The world of writers today—with the probable exception of literary novelists and perhaps poets—is so gregarious that it is a scene into which I fit comfortably. By one means or the other, we are all communicating up a storm. And I love it. My public relations first career has been a godsend, because I suffer no hang ups, as a few still do, about thinking it somewhat unseemly that authors should be caught trying to push their own books.

A few weeks ago I attended my first ThrillerFest in New York City. As part of the Debut Thriller Author Class of 2012/2013, I made a presentation on the final day of the meeting. As I sat at the head table on a raised platform, I gazed out over our audience and mused about how much the writing world has flip-flopped. Most of us “debuts” had already exchanged our contact data, planned to reunite at next year’s ThrillerFest, and vowed to read each other’s books.

Where once it was difficult for an extrovert to be a writer, now it is hard for an introvert to fit into this chatty, Tweeting, Facebooking universe of ours.

By the way, you can find me on Twitter, Facebook, LinkedIn, Goodreads, and my own website. What a world!
Kay Kendall is an international award-winning public relations executive who lives in Texas with her husband, five house rabbits, and spaniel Wills. A fan of historical mysteries, she set her debut mystery during the Vietnam War, a key conflict of the last century not already overrun with novels.

International Thriller Writers (Debut Author Class 2012/2013)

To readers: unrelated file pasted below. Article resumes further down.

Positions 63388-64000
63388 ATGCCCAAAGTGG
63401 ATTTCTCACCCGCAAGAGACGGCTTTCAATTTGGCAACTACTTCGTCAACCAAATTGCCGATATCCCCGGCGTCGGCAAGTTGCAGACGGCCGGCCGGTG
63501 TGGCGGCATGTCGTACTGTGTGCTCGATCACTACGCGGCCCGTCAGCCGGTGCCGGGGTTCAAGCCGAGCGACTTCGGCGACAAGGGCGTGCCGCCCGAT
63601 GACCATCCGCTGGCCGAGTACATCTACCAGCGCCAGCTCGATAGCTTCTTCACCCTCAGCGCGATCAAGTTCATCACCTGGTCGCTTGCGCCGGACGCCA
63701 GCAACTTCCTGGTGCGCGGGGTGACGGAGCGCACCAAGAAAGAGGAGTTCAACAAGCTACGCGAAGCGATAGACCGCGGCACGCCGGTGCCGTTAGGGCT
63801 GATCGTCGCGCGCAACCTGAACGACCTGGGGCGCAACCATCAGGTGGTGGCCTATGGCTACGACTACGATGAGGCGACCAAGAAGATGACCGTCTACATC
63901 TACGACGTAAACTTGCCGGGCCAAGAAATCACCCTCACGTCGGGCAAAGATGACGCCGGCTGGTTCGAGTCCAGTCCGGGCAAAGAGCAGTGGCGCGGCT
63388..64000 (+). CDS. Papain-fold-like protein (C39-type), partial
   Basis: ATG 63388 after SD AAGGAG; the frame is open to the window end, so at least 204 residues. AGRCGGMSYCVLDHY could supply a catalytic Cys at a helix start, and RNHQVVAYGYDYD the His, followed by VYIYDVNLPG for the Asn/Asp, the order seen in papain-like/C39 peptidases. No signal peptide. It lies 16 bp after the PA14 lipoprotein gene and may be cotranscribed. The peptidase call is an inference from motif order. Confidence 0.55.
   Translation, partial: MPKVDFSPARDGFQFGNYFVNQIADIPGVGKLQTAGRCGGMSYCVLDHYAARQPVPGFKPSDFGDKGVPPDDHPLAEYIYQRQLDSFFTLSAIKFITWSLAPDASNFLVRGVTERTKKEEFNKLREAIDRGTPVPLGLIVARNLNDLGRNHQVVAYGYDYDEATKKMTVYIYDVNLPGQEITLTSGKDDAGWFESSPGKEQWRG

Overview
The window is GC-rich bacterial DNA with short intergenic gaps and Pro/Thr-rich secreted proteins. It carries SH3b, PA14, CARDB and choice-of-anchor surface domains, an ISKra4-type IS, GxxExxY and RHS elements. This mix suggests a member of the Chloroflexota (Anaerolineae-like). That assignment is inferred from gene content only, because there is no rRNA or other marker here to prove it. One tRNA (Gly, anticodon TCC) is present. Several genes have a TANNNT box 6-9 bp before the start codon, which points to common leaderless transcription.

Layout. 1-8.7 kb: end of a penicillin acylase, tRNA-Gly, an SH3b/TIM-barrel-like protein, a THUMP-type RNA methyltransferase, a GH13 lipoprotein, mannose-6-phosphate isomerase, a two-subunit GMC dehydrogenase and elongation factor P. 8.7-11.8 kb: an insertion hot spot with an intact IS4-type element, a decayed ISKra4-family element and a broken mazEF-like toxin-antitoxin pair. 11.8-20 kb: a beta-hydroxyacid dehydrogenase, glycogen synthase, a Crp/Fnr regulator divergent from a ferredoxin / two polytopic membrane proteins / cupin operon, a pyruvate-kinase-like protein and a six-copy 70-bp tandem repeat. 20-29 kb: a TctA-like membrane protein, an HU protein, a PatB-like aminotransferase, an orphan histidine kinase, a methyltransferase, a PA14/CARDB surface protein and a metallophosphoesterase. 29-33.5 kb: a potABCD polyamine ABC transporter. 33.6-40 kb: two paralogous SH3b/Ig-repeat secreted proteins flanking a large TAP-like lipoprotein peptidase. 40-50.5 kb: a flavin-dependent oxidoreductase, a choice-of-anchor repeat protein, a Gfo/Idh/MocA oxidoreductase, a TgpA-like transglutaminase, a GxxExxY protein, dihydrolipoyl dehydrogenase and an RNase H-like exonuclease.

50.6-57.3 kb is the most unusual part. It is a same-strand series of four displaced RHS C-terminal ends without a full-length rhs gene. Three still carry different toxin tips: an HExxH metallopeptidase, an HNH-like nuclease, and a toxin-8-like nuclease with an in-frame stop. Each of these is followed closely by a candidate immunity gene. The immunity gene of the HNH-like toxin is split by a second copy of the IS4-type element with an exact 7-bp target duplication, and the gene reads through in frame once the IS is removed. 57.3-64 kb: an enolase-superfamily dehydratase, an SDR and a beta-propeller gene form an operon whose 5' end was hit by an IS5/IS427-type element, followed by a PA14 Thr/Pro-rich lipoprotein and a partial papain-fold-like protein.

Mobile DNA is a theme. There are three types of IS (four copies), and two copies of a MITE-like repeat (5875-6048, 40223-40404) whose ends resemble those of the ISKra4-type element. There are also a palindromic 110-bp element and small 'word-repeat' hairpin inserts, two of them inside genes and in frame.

In 1968 a young bride from Texas uses her CIA-honed skills to catch the real killer when her husband lands in a Canadian jail for murdering the draft-resisting son of a United States senator. 

No activist herself, Austin is homesick, drowning in culture shock, and now, her husband has been accused of murdering a fellow draft resister, the black-sheep son of a U.S. Senator. Alone and ill-equipped to negotiate in a foreign country, she is befriended by Larissa Klimenko, the daughter of Austin's Russian history professor. 

The Mounties aren't supposed to harass draft-age boys but the truth is very different, especially when political pressure is applied by both the victim's father and the Canadian prime minister's office. They may have a reputation for always getting their man, but Austin is convinced this time they have the wrong one. Once courted by the CIA, and a lover of mystery and espionage novels, Austin launches her own investigation into the murder. When ominous letters warning her to stop her sleuthing 


  1. Sorry Kay,

    Sometimes life gets ahead of me and today is one of those days. I had Kay's blog in plenty of time - everyone of the WWK bloggers loved it as we did our peer review - I am in the middle of a two-week trip and .... I forgot to post it.

    Bad Jim.

    But, I love, love, love the book cover and so will make amends by forthwith ordering my copy.

    Good Jim.

    Feeling better about myself :)
    ~ Jim

  2. Wonderful post, Kay and Jim! I, too, am off to buy my copy. In library school, one of my professors pointed out that librarians, known as introverted, bookish, shushing types, were actually the public relations folks for the introvert authors. In my experience, both groups have terrific parties and communication.